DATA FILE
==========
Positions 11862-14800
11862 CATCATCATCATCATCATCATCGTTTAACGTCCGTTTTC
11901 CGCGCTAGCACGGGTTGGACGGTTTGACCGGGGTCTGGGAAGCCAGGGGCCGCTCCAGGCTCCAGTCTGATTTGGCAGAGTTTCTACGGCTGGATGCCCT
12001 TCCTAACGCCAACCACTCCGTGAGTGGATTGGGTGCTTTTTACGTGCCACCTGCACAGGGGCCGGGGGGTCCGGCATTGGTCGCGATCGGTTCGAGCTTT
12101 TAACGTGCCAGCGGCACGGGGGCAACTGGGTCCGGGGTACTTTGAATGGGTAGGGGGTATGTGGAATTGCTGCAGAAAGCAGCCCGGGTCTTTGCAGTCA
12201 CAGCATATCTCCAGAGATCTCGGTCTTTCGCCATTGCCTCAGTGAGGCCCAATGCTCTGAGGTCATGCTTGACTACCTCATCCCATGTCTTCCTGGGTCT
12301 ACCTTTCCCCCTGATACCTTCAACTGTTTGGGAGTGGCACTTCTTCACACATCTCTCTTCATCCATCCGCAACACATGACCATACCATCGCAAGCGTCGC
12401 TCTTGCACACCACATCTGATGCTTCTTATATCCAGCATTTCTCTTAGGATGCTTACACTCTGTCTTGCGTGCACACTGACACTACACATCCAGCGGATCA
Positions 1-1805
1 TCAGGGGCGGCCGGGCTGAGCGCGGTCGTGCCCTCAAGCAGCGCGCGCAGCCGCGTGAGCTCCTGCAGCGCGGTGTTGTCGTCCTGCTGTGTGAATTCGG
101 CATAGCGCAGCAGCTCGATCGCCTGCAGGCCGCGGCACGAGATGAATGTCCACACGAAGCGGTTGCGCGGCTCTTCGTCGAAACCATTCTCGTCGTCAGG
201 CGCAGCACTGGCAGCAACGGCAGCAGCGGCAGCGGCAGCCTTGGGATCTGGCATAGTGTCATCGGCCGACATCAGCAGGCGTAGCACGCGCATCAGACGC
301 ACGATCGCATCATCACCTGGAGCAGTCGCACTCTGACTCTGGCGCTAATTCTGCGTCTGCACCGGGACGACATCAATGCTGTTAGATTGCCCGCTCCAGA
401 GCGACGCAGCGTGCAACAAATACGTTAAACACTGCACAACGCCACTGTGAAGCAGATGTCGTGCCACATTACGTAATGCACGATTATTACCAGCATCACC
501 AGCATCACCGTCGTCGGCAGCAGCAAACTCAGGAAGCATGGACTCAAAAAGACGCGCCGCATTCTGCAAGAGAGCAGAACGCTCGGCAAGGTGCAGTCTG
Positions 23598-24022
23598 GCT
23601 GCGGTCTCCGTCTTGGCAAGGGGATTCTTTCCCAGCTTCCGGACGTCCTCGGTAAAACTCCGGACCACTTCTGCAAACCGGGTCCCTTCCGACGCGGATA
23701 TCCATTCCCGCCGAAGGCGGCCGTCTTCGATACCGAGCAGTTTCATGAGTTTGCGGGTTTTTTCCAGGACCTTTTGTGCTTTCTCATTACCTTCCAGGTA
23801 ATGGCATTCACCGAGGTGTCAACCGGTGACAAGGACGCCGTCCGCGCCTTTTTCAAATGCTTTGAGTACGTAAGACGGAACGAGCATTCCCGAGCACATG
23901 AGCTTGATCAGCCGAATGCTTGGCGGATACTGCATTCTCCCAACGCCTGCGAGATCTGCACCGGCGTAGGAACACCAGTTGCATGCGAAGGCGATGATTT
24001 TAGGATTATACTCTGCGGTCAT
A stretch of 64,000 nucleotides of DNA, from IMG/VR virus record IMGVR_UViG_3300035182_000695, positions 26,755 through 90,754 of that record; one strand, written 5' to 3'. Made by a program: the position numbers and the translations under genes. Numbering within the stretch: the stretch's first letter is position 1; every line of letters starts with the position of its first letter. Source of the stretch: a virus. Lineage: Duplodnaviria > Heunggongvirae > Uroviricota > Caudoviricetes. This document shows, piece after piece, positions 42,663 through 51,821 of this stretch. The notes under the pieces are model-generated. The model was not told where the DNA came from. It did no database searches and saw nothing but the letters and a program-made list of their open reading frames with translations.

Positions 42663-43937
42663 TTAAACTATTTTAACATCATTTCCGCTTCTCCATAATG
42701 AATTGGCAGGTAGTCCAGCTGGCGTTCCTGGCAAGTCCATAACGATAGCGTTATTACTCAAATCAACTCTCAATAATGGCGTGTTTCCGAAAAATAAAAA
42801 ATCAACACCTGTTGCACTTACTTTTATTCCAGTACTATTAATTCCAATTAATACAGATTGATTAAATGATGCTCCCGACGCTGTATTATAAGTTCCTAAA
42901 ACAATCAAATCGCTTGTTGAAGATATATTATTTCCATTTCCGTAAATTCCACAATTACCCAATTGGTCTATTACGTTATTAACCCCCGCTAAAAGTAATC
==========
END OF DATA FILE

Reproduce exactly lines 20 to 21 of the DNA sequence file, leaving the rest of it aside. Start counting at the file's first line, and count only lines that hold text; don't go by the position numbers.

23801 ATGGCATTCACCGAGGTGTCAACCGGTGACAAGGACGCCGTCCGCGCCTTTTTCAAATGCTTTGAGTACGTAAGACGGAACGAGCATTCCCGAGCACATG
23901 AGCTTGATCAGCCGAATGCTTGGCGGATACTGCATTCTCCCAACGCCTGCGAGATCTGCACCGGCGTAGGAACACCAGTTGCATGCGAAGGCGATGATTT